Monday, December 19, 2016

“Towards a new hacker ethic”

I just read the transcript (and saw slide deck) of a great talk, Programming is Forgetting: Toward a New Hacker Ethic by Allison Parrish at the 2016 Open Hardware Summit.
The whole talk is worth watching/reading, but the part I liked best is Parrish’s reformulation of the “hacker ethic” laid out in Steven Levy’s book Hackers in the 1980s. Levy set out to chronicle the cultural history of hacking (the good kind, i.e. building and tinkering with computing and technology systems, as opposed to maliciously subverting them) and he claimed to summarize the “hacker ethic” in the following four points:
  • Access to computers should be unlimited and total
  • All information should be free
  • Mistrust authority; promote decentralization [of control and content]
  • Hackers should be judged by their hacking [skills], not “bogus” criteria such as degrees, age, race, or position
The gist of Parrish’s talk is that while the above principles are noble, the anecdotes Levy recounts of hacker behavior are often inconsistent with the above points, including a noteworthy anecdote in which some hackers “exercised their ethic” in a way that dismissively interfered with the work of Margaret Hamilton, who would go on to invent the term “software engineering” and to be the lead architect of the guidance computer software for the Apollo missions that landed the first humans on the moon.

For me the best part of the talk was Parrish’s proposed reformulation of the “hacker ethic” in a way that takes the form of questions that creators of technological systems should ask themselves as they think about deploying those systems. I doubt I can improve on her phrasing, so I’ll quote the talk transcript directly:
“…my ethic instead takes the form of questions that every hacker should ask themselves while they’re making programs and machines. So here they are.
Instead of saying access to computers should be unlimited and total, we should ask “Who gets to use what I make? Who am I leaving out? How does what I make facilitate or hinder access?”
Instead of saying all information should be free, we could ask “What data am I using? Whose labor produced it and what biases and assumptions are built into it? Why choose this particular phenomenon for digitization or transcription? And what do the data leave out?”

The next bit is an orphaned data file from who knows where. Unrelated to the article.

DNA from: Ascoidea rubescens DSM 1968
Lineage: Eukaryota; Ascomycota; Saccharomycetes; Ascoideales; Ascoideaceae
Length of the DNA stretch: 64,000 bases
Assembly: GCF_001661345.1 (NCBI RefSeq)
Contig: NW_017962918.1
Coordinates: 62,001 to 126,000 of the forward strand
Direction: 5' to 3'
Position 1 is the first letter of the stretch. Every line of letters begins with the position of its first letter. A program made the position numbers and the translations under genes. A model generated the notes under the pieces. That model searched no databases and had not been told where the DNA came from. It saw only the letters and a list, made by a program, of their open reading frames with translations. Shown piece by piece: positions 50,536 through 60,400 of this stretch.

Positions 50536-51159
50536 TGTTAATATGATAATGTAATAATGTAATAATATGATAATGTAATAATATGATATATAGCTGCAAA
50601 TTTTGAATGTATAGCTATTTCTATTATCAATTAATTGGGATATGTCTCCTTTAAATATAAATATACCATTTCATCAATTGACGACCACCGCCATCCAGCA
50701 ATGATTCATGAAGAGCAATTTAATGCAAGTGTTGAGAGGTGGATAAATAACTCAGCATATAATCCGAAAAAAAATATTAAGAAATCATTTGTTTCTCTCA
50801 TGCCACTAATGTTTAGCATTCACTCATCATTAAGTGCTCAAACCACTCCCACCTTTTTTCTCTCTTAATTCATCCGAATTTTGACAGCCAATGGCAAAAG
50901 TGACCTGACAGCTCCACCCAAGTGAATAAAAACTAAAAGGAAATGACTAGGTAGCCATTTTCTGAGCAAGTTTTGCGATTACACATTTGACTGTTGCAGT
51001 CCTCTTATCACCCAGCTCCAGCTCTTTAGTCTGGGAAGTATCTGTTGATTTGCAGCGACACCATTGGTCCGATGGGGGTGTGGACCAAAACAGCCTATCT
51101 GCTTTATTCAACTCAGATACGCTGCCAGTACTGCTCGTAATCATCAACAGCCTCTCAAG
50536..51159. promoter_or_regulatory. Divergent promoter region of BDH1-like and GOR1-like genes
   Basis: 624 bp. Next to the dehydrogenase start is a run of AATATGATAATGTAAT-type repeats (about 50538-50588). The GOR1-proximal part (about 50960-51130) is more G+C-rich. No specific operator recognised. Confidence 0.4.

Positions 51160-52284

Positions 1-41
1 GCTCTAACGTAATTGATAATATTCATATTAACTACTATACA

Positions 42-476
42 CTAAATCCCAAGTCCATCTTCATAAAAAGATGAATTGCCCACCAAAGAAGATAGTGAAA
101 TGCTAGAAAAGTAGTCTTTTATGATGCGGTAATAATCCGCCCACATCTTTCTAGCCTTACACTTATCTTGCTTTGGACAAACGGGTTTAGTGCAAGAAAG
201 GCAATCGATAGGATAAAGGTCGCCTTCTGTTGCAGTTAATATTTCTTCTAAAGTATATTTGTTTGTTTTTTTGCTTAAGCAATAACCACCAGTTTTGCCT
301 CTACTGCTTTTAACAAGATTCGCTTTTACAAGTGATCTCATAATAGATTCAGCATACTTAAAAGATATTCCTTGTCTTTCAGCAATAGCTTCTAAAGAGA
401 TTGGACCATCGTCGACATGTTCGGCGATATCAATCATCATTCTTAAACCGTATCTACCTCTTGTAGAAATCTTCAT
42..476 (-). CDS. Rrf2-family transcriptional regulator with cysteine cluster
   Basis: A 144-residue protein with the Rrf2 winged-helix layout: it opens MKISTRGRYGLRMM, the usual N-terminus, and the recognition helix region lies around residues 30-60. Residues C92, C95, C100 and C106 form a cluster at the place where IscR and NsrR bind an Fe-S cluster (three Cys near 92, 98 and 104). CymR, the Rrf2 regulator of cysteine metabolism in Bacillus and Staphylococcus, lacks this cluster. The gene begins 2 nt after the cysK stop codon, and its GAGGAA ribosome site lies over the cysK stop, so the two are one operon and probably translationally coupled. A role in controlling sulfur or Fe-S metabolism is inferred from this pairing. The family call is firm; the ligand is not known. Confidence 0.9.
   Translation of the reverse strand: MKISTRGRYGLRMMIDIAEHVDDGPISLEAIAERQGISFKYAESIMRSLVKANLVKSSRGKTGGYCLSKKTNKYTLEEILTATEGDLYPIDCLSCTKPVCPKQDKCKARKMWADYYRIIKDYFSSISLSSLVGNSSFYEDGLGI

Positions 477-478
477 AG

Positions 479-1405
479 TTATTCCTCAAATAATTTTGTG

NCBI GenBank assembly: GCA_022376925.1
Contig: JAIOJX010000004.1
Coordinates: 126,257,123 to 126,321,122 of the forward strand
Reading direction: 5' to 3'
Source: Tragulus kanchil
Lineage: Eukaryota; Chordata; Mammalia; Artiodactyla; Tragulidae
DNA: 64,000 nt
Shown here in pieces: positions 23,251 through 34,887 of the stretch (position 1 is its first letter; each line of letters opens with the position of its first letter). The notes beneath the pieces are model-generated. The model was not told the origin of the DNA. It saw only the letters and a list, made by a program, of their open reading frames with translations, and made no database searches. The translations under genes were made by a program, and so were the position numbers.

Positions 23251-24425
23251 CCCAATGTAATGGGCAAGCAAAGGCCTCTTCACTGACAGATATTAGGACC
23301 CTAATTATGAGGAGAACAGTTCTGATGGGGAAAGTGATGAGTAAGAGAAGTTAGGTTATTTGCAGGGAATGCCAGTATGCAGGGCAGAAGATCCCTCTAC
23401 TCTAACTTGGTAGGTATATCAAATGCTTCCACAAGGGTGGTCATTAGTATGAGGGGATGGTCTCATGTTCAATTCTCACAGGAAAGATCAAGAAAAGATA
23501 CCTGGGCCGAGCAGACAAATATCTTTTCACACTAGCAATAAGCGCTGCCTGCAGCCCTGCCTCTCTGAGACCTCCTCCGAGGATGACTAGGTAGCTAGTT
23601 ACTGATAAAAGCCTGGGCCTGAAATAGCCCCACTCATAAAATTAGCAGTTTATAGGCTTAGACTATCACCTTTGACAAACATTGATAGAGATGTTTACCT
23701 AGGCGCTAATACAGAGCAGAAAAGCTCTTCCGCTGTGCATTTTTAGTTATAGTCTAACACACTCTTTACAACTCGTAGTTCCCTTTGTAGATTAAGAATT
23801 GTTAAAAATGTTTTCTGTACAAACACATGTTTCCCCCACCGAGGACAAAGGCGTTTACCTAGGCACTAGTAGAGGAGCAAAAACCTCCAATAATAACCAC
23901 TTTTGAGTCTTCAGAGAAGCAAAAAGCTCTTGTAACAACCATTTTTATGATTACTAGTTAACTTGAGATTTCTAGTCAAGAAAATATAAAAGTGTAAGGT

Instead of saying mistrust authority, promote decentralization, we should ask “What systems of authority am I enacting through what I make? What systems of support do I rely on? How does what I make support other people?” 
And instead of saying hackers should be judged by their hacking, not bogus criteria such as degrees, age, race, or position, we should ask “What kind of community am I assuming? What community do I invite through what I make? How are my own personal values reflected in what I make?”
A few weeks ago a Medium post went viral in which developer Bill Sourour discussed “The code I’m still ashamed of”. At the direction of his manager, he had written code for a website that was posing as a general-information website where you could take a quiz to determine what prescription drugs were recommended for your particular symptoms and condition. In fact, though, the website was effectively an advertisement for a specific drug, and no matter what your responses to the quiz, the recommendation would always be the same—you needed this company’s drug. (A young woman later killed herself due to depression attributable in part to consuming the drug.) Business Insider reported that Sourour’s post had triggered a storm of “confessions” on Reddit from other engineers who were ashamed of having done similar things under duress, and includes some pointed comments from software thought leader “Uncle Bob” Martin such as “We are killing people.” He warns us that the Volkswagen emissions-cheating scandal was probably just the tip of the iceberg, and that even though in this case the CEO was ultimately held accountable (which doesn’t always happen), “it was software developers who wrote that code. It was us. Some programmers wrote cheating code. Do you think they knew? I think they probably knew.”

Uncle Bob goes on to lament that coding bootcamps rarely include any required material on software ethics, and I'm beginning to fear we don't do enough at Berkeley either. In my work as a college instructor, I do have to deal with breaches of academic integrity of various sorts, from straight-ahead plagiarism to students paying freelancers to do their homework to students presenting false documentation about medical emergencies to avoid taking an exam. Disturbingly often, when these students are confronted with evidence of their actions, their only remorse seems to be that they were caught, and I find myself wondering whether they are the software writers who will go on to insert “cheat code” into a future consumer product. We do have a required Engineering Ethics course and there is a software engineering ethics code endorsed by the Association for Computing Machinery, but I worry that our ethical training doesn't have sharp enough teeth. As Uncle Bob wrote, “We [software developers] rule the world, we just don’t know it yet.” We’d better start acting like it. Self-reflection questions like those proposed by Parrish would be a good place to start.

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